If you liked, the before mentioned first single, “Death Knell” this album probably won’t disappoint, or surprise, you in any way.

In my opinion a great riff, equals one you unintentially end up humming along within the second time you hear it. Sol Sistere knows how to do just that; mixing great memorable riffs with nice melodies – resulting in an intense and dark atmospheric record.

Second track on the album, “Relentless ascension”, is the only song , being brought over from the previous released Ep. Having listened a to the the EP a few times, I would say that the guys chose wisely, by picking that track; not only being my favourite from “I” – but also among the strongest songs on this album too. Other noticable songs features “Deliver Us” and the two beautiful instrumental  pieces “Towards the morning star” and “6th Replicant”; the first one is a beautiful melodic semi-acoustic, featuring cello. The latter being a sun charged atmospheric monster.

So what’s the sum of all of this..?

With this album Sol Sistere  doesn’t really bring anything new to the table, with their melancholic harmonics mixed with take-no-prisoners-style traditional black metal..

But.. It’s so well executed that it ends up being an album, you end up playing over and over again. We are only halfway through 2016, but I have to admit, that this is one of the best things I’ve heard so far, and already a possible contestant for record of the year.

If in doubt after reading this little review – take a listen to the bandcamp audio-stream below, and judge for yourself..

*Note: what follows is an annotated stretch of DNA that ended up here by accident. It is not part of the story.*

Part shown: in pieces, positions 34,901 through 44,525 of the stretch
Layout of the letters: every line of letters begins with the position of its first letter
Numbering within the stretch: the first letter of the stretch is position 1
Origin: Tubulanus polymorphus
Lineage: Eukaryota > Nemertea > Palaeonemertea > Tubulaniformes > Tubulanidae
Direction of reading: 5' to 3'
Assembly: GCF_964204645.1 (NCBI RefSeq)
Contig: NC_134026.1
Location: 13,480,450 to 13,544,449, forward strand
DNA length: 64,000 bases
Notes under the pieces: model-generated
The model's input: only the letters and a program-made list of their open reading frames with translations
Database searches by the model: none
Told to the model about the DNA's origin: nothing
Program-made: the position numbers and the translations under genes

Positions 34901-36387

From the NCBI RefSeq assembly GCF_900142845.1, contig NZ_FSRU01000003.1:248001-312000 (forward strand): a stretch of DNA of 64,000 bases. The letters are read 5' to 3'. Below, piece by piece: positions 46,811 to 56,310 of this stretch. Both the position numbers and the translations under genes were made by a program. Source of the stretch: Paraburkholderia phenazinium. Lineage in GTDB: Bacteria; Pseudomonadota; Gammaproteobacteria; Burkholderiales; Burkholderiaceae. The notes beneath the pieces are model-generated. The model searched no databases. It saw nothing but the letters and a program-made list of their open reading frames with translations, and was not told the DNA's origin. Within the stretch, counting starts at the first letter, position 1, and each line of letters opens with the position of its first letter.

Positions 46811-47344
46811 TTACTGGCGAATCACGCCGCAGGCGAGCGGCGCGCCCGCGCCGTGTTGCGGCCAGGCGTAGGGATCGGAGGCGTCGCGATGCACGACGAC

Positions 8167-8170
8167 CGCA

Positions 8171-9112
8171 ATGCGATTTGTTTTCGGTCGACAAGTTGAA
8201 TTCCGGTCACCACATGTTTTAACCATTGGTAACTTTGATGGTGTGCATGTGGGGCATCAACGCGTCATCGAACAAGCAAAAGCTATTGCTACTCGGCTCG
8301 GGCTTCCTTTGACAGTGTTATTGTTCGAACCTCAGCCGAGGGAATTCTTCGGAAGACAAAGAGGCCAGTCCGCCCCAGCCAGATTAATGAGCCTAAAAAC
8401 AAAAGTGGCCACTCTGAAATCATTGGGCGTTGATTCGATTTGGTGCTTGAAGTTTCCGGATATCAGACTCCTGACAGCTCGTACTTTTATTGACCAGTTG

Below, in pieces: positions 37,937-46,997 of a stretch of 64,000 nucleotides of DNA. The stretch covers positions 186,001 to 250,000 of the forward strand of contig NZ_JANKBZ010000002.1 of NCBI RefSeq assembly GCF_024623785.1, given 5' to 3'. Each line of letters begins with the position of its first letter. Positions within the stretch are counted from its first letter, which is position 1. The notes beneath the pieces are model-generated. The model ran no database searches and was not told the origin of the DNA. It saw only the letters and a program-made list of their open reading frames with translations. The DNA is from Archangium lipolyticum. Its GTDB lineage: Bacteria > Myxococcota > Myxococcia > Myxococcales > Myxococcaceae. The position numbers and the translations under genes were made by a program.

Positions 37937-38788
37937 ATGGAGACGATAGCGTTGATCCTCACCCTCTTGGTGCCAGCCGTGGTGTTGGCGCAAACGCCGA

“Unfading incorporeal vacuum” is out now on Hammerheart Records.


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Review/Antlers/A Gaze Into The Abyss

A year has past since this release. Yet another one, which passed under the radar.. But also one, that definitely deserves a mention.

“A gaze into the abyss” is the debut from the four-piece Antlers from Leipzig, Germany. Members count Pablo C. Ursusson on guitar, classical guitar and zanfona – also known as a “hurdy-gurdy.” Ntx, also known from Vidargängr, on guitar, keyboards and vocals. M takes good care of the drums and Mts finishes the ensemble, playing bass and doing backup vocals.

According to the all-knowing internet, this is an experienced group of musicians – all having numerous other projects under their belts, before joining forces. Music wise Antlers is probably best described as melodic black metal, with a folk touch. Pablo is also a part of the dark folk band Sangre de Muerdago, and despite Antlers being a different kind of monster, compared to Sangre de Muerdago, the atmospheric and alluring element of folk music, shines through the darkness from time to time.

At times I’d wish, that not every atmospheric/melodic/pagan black/whatever album would open with a mellow instrumental intro – but when it’s done like “Reverence” I’m not the one to deny Antlers doing as such. The following “Carnival of freedom and betrayal” is a great introduction to the rest of the album; fast melodic guitars and roaring vocals on top of heavy hitting rhythm section.

“Hundreds” slows down the pace again, in it’s own monotonous, all most doom’ish, fashion – without ever loosing it’s grip on the listener.

“To the throats” paints the picture of the horrors that takes place on the warfield; adapting a part of the spoken passage, midway through the song, from the poem “A war song to englishmen” by the English poet William Blake.